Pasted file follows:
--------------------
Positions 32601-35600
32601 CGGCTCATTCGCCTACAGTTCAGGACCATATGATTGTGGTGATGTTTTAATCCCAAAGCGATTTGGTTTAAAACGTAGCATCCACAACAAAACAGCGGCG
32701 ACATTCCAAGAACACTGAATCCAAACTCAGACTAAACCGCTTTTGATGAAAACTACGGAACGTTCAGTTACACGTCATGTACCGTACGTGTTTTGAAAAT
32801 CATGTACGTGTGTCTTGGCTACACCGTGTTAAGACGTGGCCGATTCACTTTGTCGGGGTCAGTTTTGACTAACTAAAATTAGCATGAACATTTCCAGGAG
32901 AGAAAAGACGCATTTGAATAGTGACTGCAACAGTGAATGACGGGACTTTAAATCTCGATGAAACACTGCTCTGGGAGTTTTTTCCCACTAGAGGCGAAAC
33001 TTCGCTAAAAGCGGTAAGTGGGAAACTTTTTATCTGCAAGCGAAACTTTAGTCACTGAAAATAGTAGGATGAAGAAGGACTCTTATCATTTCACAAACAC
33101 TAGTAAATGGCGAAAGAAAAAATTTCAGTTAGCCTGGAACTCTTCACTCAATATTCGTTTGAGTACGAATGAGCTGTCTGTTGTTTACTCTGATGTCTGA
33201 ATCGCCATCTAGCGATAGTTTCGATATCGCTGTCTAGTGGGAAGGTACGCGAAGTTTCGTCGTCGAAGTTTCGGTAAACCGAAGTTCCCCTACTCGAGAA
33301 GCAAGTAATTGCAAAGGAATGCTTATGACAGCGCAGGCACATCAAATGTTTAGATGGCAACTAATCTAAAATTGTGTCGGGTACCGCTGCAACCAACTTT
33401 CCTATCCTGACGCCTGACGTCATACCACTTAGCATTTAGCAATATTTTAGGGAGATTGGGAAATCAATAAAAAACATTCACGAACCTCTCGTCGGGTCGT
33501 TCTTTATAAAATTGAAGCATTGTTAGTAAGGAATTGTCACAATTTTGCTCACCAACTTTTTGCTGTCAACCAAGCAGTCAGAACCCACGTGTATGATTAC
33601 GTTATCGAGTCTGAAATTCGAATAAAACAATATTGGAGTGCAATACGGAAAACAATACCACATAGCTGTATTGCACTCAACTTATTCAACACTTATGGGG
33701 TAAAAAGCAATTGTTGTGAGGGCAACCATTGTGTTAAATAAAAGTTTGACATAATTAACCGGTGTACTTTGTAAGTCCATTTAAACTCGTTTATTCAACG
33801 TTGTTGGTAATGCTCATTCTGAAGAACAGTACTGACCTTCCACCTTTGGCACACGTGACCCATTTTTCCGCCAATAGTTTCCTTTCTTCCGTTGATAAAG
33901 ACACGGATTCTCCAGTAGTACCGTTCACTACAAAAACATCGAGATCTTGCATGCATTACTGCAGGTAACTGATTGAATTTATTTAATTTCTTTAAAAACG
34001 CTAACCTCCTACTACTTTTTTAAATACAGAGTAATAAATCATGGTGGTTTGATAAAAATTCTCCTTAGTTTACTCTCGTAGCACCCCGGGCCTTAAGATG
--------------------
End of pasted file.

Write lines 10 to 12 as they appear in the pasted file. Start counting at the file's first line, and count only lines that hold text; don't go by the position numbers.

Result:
33401 CCTATCCTGACGCCTGACGTCATACCACTTAGCATTTAGCAATATTTTAGGGAGATTGGGAAATCAATAAAAAACATTCACGAACCTCTCGTCGGGTCGT
33501 TCTTTATAAAATTGAAGCATTGTTAGTAAGGAATTGTCACAATTTTGCTCACCAACTTTTTGCTGTCAACCAAGCAGTCAGAACCCACGTGTATGATTAC
33601 GTTATCGAGTCTGAAATTCGAATAAAACAATATTGGAGTGCAATACGGAAAACAATACCACATAGCTGTATTGCACTCAACTTATTCAACACTTATGGGG